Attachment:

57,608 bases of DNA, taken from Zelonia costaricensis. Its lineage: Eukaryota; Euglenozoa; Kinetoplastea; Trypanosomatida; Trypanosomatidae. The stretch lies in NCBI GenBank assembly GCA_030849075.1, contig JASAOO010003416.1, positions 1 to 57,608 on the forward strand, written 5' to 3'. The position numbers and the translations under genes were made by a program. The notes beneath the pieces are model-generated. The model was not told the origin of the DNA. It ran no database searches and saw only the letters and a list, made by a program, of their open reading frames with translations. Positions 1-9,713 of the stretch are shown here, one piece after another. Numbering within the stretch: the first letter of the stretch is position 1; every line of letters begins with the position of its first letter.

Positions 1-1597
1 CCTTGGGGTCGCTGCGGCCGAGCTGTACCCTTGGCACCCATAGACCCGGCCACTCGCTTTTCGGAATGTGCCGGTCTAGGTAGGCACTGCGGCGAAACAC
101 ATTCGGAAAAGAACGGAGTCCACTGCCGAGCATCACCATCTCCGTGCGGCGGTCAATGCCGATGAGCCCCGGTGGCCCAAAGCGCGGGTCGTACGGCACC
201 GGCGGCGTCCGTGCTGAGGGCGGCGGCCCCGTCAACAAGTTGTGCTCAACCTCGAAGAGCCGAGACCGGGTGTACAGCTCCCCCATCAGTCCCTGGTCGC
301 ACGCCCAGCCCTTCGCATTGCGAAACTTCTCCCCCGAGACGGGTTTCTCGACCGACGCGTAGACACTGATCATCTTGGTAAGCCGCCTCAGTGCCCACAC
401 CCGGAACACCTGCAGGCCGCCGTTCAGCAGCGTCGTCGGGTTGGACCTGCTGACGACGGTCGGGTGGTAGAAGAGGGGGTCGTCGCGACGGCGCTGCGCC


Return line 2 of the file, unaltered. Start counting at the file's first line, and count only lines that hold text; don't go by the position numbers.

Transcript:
Positions 1-1597